The likelihood of peace
September 27, 2010
I've been wanting to write something about the current round of Israeli-Palestinian peace talks, but haven't managed to do so until today. Unfortunately, the news doesn't look good. The Christian Science monitor reports today that the talks are still on, but it's hard to know how long they'll last, given that Israel's freeze on building new settlements has elapsed. At the start of this month, I was moved by this list of 10 reasons to be hopeful about the peace talks; today, I'm not so sure.
When I was living in Jerusalem two summers ago, I had the opportunity to travel a little bit around Jerusalem and the West Bank, and the experience was pretty overwhelming. (Here's my first post about that: A day with ICAHD.) Israeli settlements carve the West Bank into Swiss cheese, and as the settlements grow, creating a viable Palestinian state becomes harder and harder. Americans for Peace Now, the American counterpart to שלום עכשיו, recently released a new map of the territories called Facts on the Ground, available on the web and as an iphone app; if you want to know more, it's a good place to start.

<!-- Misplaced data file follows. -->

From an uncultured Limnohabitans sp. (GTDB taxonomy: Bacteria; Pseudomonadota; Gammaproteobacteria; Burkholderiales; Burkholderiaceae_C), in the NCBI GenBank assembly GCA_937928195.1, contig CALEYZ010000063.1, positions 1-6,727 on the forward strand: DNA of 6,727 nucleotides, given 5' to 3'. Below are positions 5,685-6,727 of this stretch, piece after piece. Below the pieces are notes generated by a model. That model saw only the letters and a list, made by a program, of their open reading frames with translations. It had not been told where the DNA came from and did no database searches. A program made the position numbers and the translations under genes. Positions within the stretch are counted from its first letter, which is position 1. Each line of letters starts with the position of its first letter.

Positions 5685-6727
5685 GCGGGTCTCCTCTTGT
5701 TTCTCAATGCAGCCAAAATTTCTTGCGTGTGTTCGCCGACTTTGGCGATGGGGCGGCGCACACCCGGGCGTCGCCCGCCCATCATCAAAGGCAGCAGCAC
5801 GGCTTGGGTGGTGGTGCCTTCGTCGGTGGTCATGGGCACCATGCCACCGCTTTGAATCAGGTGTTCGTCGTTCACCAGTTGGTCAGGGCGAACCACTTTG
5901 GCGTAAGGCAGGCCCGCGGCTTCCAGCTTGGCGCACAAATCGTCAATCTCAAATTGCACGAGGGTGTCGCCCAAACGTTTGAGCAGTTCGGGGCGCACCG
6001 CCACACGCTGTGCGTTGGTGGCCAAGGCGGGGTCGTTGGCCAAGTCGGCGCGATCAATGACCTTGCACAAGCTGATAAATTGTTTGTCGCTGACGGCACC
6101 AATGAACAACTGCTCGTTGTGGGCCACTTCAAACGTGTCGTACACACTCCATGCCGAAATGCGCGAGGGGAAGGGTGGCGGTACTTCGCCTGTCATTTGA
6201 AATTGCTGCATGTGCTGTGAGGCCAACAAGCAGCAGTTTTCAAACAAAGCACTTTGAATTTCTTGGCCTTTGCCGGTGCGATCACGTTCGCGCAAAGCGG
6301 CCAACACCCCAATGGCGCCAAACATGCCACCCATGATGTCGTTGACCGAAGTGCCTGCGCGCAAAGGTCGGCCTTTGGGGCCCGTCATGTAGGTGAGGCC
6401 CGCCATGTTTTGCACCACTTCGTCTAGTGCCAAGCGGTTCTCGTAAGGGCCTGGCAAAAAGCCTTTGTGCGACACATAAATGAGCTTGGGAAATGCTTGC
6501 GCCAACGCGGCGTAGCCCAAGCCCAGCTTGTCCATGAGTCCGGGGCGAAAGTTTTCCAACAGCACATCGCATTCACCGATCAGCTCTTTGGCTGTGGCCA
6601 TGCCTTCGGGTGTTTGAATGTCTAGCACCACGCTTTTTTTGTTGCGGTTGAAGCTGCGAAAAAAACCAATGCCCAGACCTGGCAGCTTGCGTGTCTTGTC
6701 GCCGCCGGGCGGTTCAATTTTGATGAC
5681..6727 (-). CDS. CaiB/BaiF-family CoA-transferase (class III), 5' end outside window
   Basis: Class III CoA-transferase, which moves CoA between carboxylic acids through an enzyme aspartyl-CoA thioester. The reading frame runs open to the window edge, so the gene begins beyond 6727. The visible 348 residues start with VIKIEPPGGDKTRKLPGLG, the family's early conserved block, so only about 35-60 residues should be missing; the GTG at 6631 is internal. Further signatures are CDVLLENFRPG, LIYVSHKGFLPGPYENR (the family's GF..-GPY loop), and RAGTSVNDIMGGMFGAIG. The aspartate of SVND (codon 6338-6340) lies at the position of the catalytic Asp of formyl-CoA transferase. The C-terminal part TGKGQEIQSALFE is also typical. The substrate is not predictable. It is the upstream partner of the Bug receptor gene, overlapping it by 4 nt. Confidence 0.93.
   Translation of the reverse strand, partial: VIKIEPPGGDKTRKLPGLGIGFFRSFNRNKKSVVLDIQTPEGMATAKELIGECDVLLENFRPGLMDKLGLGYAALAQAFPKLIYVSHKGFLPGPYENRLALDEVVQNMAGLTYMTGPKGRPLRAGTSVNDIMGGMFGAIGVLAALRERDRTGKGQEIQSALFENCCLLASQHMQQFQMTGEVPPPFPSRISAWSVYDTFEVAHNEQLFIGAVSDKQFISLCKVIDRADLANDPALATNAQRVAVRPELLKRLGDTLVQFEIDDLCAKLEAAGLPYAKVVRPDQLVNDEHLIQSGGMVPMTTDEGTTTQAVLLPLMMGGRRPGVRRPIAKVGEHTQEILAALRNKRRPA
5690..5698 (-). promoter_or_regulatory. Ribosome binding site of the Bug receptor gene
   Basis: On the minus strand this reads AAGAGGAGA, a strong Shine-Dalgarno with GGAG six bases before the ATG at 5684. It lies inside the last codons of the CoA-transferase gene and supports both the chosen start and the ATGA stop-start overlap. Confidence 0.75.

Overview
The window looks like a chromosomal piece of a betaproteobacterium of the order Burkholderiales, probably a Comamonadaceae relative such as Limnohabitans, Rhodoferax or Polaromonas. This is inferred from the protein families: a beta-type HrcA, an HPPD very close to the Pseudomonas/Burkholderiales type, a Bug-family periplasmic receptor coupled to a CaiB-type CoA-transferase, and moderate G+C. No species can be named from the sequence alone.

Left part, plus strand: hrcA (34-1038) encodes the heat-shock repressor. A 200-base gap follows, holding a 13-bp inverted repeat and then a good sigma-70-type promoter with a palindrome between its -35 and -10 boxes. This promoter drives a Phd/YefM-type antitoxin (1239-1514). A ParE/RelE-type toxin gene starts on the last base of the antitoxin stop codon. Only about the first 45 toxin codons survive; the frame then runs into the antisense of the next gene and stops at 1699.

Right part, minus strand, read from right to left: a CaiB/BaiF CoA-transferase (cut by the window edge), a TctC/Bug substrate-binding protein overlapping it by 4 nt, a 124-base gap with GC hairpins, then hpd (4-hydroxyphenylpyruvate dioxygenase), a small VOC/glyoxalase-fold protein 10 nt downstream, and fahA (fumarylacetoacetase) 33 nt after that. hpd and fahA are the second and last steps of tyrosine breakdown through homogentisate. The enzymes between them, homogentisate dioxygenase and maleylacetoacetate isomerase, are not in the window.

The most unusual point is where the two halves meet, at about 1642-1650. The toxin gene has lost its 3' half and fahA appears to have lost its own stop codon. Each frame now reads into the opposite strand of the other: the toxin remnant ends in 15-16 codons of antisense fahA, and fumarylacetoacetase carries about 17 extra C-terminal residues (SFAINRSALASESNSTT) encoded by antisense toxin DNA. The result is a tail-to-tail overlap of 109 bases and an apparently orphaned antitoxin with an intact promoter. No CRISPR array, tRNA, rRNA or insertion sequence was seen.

It seems to me that if Israel doesn't stop the growth of settlements, they will soon reach a point where the creation of an independent state of Palestine is no longer possible. Which will mean that Israel will have to assimilate the Palestinian population wholly -- which will mean as a simple demographic reality that Israel will no longer be a Jewish state. I blogged about this last fall when I attended the first JStreet conference; the first session I attended was on the subject of West Bank settlements and the peace process. (The notes from that session are here: West Bank Settlements: Obstacles on the Road to Peace.)
To me, it is plain as day that the settlements are damaging the prospect of a two-state solution. I fear that if there is no two-state solution, there will be no end to the violence in the Middle East. And that is so disheartening to me that when I try to write about it, I wind up staring at my computer screen in despair. (I can't begin to imagine how disheartening it is to my Israeli friends and family or to the Palestinians I've met during my travels and online.) All I can do, from my home here in the beautiful rainy Diaspora, is pray that somehow, against all odds, a solution can be found. Speedily, and in our day, because I fear that time is running out.
(And I can send letters to President Obama asking him to put pressure on the Israeli government to halt the building of settlements, and I can register for Human Rights Under Fire: A Jewish Call to Action, the upcoming Rabbis for Human Rights conference in New York. But God, it doesn't feel like enough.)